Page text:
Types of Relay – Which One Should You Use?
A relay is an electrically operated switch, the relay opens when the two contacts are disconnected, and the relay turns on when the two contacts touch. They are designed to be controlled with low voltages like 3.3V like the ESP32, ESP8266 etc or 5V like your Arduino to change the state of an electric circuit from one state to another.
They often used to isolate low voltage circuits from a high voltage circuit to control high voltage devices.
If you interested in how to do that with an Arduino and find out more about the Relay, you can check our Arduino Tutorial on How to Control High Voltage Devices with Relay Modules.
But with thousands of relay in the market that are compatible with different platforms for different purposes, there are just so many different types of relays. So how do you pick a relay for your project?
No worries as after this guide, you will learn about:
- Different Types of Relays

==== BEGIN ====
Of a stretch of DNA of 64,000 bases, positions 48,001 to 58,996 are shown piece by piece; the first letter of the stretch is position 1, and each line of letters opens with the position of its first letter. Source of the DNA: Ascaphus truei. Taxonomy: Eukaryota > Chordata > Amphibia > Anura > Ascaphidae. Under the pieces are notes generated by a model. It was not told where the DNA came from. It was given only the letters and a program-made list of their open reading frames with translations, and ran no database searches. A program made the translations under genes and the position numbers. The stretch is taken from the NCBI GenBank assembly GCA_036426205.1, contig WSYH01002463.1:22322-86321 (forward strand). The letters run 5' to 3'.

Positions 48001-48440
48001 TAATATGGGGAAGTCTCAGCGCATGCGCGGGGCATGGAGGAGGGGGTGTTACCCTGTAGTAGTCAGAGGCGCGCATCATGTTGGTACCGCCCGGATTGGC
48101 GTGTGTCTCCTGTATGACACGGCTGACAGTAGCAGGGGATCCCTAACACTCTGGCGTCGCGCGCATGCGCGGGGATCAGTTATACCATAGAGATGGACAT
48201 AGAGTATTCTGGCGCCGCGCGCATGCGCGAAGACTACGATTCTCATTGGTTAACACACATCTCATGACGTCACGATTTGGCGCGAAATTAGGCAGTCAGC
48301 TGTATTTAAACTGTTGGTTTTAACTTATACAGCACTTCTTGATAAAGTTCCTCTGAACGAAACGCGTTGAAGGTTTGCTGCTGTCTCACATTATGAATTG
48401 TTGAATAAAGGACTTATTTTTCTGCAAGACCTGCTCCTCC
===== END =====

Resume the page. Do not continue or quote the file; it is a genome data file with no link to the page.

- How they work
- Advantages and Disadvantages
- Special Functions Relay
And pick the relay that best suits your project! Without further ado, let us jump right into the first type relay
Types of Relays
Depending on the operating principle and structural features, relays are categorized into different types mainly:
- Electromechanical Relay
- Solid State Relay
- Reed Relay
There are still various other types of relays but their use are either limited, too costly or not widely available and thus, we are not going to include them in this guide.
Without further ado, let us look at the 3 most common relays being used currently with the first being: